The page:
In 751 A.D., the Chinese lost a decisive battle to the Arabs at Talas (now in Uzbekistan), and they retreated from their colonies in Central Asia. All the garrisons shut down, and the armies fled back into China. Many Persians and Sogdians followed the Chinese back into China and abandoned their homes in Central Asia in wake of the Muslim Arabic invasions. Some Sogdians came as widows who then married Chinese soldiers along with their orphaned children.

Pirooz requested only a simple burial and the Chinese emperor approved. The entire exiled court was in attendance along with the Chinese emperor. The Chinese emperor held Peroz's shaking hands. Pirooz looked west and said:

"I have done what I could for my homeland (Persia) and I have no regrets." Then, he looked east and said: "I am grateful to China, my new homeland." Then he looked at his immediate family and all the Persians in attendance and said: "Contribute your talents and devote it to the emperor. We are no longer Persians. We are now Chinese." 

Then, he died peacefully. A beautiful horse was made to gallop around his coffin 33 times before burial, because this was the number of military victories he had during his lifetime. Pirooz was a great Chinese general and great Persian prince devoted and loyal to his people.

Notice that Persians are mentioned as Barsi in this scipt , due the lack of Letter P in Chinese language .yet clearly Persians are separated from Parthians , Scythians and of course Medians in all sources from Arabic to Indian, Chinese, Roman and Budheist . — Preceding unsigned comment added by TruthPosterIrani (talkcontribs)

That letter from Ardavan V[edit]

Farrokh isn't a reliable source, but we may be able to find one. As that page isn't accessible through Google, could you please quote the letter and any details about it, and we should be able to source it elsewhere. Thanks.Dougweller (talk) 08:27, 17 August 2012 (UTC)

Note someone removed the cat 'People of Kurdish descent' (editor seems to be removing Kurdish from a number of biographies). My talk page has details about the letter which should be here! Dougweller (talk) 13:23, 27 August 2012 (UTC)

I am not sure about this letter (it might be quoted by Tabari) but the term Kurd means completely something different. Here is something on Ardashir: "his victorious campaign against the Kurds (a term that in pre-Islamic times designated the various nomadic lineages, rather than a specific ethnicity" [1]. See also Asatrian which has a important article with regards to the naming: [2]. As you can see, the transformation of the term "Kurd" to the modern ethnicity is a completely post-Islamic phenomenon. --96.255.251.165 (talk) 16:38, 28 August 2012 (UTC)

Thanks. That's why we need to be very careful about using primary sources. I was concerned that what was meant by Kurd in the letter might mean, and in fact does seem to mean, something different from the modern definition. Dougweller (talk) 18:00, 28 August 2012 (UTC)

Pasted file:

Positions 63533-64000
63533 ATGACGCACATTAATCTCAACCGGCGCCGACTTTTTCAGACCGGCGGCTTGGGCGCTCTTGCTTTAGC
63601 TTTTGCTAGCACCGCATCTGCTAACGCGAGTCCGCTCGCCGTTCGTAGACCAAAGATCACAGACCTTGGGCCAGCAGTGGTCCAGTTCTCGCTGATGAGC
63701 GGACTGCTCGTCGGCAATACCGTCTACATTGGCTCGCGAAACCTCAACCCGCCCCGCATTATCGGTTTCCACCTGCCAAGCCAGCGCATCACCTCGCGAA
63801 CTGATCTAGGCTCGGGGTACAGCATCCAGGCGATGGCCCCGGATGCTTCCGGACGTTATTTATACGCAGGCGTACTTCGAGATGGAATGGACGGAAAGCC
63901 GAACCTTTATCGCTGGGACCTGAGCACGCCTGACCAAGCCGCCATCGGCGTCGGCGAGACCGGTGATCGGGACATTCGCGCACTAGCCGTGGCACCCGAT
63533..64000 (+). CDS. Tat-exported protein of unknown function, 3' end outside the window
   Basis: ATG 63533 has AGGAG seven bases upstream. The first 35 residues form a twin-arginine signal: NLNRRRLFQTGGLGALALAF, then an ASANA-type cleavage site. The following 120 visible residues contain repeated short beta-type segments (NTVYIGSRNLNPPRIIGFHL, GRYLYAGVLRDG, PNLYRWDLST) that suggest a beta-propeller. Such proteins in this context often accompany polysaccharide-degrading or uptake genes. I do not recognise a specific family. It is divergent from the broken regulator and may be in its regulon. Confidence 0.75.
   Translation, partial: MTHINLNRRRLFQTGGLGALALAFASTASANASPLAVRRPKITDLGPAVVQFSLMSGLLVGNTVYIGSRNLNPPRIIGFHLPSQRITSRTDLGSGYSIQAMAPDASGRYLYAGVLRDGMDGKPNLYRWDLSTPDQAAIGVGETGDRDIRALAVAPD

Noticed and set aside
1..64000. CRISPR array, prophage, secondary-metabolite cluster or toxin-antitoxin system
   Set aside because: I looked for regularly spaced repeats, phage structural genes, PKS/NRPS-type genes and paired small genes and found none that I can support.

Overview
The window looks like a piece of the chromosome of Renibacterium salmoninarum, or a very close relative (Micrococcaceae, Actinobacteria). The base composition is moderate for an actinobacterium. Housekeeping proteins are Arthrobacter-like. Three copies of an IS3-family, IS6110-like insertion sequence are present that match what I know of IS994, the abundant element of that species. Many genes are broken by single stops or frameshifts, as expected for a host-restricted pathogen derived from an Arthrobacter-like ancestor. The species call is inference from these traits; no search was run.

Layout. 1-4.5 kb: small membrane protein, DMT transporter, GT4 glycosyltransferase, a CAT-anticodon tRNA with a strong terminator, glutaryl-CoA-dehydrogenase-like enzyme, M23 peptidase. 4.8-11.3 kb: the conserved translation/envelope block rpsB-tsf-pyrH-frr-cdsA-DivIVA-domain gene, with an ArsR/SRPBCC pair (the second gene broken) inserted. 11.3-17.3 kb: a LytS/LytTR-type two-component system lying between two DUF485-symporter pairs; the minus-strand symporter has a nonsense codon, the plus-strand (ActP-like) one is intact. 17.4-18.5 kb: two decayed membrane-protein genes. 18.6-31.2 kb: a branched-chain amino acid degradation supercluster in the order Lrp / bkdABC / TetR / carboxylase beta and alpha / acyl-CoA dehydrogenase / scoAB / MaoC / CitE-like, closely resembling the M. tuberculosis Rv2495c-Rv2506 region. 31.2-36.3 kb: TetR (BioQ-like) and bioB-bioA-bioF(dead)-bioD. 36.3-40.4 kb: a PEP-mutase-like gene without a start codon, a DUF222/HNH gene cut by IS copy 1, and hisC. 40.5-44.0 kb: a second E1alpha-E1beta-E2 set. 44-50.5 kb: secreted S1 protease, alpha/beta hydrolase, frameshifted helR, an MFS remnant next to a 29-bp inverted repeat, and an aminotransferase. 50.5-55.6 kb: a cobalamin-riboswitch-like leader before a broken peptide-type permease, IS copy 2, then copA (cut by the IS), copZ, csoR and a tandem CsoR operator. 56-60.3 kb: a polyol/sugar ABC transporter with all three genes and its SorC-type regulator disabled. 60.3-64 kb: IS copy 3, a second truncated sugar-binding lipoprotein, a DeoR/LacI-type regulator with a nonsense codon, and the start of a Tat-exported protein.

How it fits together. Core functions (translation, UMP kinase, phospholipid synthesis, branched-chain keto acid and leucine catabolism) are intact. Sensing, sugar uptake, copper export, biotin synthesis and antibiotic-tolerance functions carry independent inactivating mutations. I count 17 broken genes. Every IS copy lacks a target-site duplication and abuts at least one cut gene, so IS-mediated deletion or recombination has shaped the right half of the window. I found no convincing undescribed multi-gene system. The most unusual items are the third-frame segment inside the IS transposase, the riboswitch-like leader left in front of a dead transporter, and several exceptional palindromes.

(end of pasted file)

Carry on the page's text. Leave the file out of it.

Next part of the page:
Is it so simple? Lets think that, Kurd was a term that designated the various nomadic lineages. Then where were ethnic Kurds at that time? And why the term of Kurd was just used for the people who were living in Kurdistan area? For example, the Kurds who Ardashir faught againist, were living in today's Soran district. In the other hand scholars believe that term of Kurdistan comes from Korduene and it was exist since time of Xenophon. That means, its not the arabic word which represent nomadic people. If we accept the word as you (96.255.251.165) claimed, how will we decide about ethnic Kurds? Ethnic Kurds were born after Islam? (: How did all Kurds or all World suddenly accept term of Kurd as an etchnic lineage? About the point of insult in both letters (1, 2), i think thats normal. Ottoman Sultans had named Turks as etrak-i bi idrak = Purblind Turks. (there are similar examples in other kingdoms too) Ottomans werent Turks? Why did they insult to their own nation? So, that means, it was normal when some king or nation had power they scorned others. If we will not accept Kurds of Kurdistan as today's Kurds, then i think you should find a new theory about history of the ethnic Kurds. After islam a new nation was born? And we should say, Ardashir came from a nomadic group and he was not a Persian either. Btw, the thesis of Garnik Asatrian is very funny. But its mostly because politics of Armenia. During last years, Armenians started to find theories about Yezidis that, Yezidi is another nation.If there is real Kurd, that should be Yezidi. Because other all Kurds (as an effect of islam) got connections with Turks, Arabs and other middle eastern nations and they have changed genetically. Therefore, i just see his theory as a fear of Armenia. They just want to assimilate and control Kurdish community in Armenia. No need to discuss his theories.--Gomada (talk) 19:58, 29 August 2012 (UTC